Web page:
evaluate their existing and former partners on dimensions of warm to hostile, and competent to
Furthermore, RMT and SCCM readily connect, first, because they each address both
individual and group levels of analysis. RMT posits that the four RMs organize relations among
groups and relationships of persons to groups, as well as among individuals (A. Fiske 1991,
2004). Similarly, SCCM posits that the dimensions that underlie perception of groups also
underlie perception of individuals in status and competition structures.
Second, the two models cover a range of intensity, defined here as pull. Pull is related to
attractiveness, or rather, motivation to relate to the other. Pull is the desired amount of
relationship: the depth, breadth, and duration of sociality that people seek with a given individual
or group. RMT posits that any of the four RMs can be implemented at any intensity; that is, a
relationship can have any level of pull. That is, any type of relationship can encompass any
extent, frequency, duration, and range of interactive domains, and can involve any level of
motivation and normative obligation.3 The limiting case, where pull is zero, is a null relationship,
in which people do not use any RM to evaluate or sanction any aspect of their interactions (A.
Fiske, 1991). Lacking any impetus to engage in a coordinated relationship, people respond to
others primarily according to their perceived warmth and competence, the SCCM dimensions.
People usually prefer warm relationships to hostile relationships. Furthermore, competent
people are able to make things happen, and hence are attractive relationship partners—people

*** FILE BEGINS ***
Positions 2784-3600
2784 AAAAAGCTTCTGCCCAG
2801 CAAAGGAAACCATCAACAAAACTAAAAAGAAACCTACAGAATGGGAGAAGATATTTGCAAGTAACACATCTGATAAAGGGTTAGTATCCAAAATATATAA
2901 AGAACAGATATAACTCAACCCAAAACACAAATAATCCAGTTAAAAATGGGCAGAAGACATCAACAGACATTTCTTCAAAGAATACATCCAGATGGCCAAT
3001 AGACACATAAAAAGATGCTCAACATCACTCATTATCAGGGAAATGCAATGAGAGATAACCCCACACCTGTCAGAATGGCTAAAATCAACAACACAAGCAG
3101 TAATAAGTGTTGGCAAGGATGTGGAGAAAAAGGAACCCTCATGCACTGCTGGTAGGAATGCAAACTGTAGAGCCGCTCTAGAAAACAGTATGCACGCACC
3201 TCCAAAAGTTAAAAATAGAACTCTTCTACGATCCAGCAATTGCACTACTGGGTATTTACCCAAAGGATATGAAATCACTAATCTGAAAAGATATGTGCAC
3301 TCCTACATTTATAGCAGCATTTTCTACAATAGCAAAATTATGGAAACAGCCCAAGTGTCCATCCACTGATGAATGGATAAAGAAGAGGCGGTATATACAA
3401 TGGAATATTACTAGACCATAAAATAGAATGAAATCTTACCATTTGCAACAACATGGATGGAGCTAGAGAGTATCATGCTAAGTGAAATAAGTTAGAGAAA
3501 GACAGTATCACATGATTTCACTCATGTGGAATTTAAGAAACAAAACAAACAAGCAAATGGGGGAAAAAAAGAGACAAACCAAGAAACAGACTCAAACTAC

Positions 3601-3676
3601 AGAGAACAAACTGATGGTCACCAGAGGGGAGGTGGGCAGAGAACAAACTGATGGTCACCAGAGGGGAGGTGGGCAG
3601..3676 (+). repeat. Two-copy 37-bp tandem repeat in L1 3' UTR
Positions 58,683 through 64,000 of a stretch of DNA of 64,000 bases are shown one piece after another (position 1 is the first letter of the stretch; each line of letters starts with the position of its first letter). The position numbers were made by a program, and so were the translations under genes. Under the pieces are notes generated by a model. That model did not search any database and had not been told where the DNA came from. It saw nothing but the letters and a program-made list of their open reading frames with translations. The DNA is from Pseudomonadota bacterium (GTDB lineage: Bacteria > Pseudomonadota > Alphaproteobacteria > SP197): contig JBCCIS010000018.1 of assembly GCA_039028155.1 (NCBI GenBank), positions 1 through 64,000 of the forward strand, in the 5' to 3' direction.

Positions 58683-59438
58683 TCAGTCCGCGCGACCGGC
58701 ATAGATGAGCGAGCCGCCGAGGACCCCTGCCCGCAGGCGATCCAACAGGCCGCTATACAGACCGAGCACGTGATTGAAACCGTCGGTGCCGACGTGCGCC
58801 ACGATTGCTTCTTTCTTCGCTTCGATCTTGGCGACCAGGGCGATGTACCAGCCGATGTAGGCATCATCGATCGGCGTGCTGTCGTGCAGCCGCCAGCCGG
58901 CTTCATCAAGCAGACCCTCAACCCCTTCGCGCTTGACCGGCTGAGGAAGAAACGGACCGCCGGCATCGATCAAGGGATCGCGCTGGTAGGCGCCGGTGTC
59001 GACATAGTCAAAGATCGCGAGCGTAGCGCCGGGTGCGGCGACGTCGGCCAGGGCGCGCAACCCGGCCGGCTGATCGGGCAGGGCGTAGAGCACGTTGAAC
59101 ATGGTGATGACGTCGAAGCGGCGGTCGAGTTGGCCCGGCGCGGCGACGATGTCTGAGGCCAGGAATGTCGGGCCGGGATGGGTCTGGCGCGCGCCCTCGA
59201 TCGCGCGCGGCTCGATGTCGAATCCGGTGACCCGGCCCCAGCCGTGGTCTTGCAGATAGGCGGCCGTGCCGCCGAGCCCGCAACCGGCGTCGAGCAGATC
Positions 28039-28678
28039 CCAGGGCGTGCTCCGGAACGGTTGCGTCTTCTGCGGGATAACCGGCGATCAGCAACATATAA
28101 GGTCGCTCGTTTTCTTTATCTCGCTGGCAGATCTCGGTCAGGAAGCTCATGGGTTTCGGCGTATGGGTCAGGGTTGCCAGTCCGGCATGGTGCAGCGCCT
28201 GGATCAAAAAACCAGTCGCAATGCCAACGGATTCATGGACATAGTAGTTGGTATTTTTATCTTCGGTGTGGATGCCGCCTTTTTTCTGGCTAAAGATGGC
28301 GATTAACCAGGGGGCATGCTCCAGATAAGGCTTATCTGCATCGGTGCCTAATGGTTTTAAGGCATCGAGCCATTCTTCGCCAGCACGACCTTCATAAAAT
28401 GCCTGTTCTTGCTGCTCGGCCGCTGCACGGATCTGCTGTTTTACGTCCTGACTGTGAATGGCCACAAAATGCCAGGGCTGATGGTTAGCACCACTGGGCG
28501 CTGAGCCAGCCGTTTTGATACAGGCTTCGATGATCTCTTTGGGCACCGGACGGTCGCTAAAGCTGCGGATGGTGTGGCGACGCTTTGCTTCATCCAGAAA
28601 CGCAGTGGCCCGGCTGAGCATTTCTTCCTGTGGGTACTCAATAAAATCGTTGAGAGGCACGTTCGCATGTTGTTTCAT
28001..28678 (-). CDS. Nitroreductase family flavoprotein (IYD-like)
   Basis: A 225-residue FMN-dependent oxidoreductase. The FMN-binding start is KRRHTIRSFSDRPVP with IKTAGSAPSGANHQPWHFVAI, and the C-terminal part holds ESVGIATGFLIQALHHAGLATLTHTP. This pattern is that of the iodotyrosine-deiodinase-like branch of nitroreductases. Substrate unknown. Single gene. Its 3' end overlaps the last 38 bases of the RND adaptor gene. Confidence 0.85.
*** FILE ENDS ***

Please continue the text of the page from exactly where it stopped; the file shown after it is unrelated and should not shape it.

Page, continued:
want to connect with them—provided they are not perceived as likely to be hostile. So, the
greater the competence and the greater the warmth of each potential participant in a prospective
relationship, the greater the disposition of other potential participants to form a relationship with
them, and then to extend, intensify, and deepen the relationship. That is, warmth and competence
predict pull (attraction). The other‘s competence and warmth relevant to self interact in their
positive effects on relationship pull, because the greater someone‘s competence, the more the
person can do for and with you, if so inclined. Conversely, hostility and competence interact in
their negative effects on relationship pull: A competent person can do you a lot of harm if so
inclined. So, overall, we predict the following ordinal scale of relationship pull (the motivation to
Competent+Warm > Incapable+Warm > Incapable+Hostile > Competent+Hostile
While warmth enhances all relationships, making them function better, warmth is not
equally important in all four RMs; for different relationships the consequences of warmth differ.
Note that we do not equate warmth with CS; any relationship can be warm (friendly, nice,
sincere, trustworthy), and CS relationships need not necessarily be warm; people may share a
public park or a highway without being warm. Nevertheless, warmth is most crucial to CS
relationships, important (in both directions) in AR, variably but generally less crucial to EM, and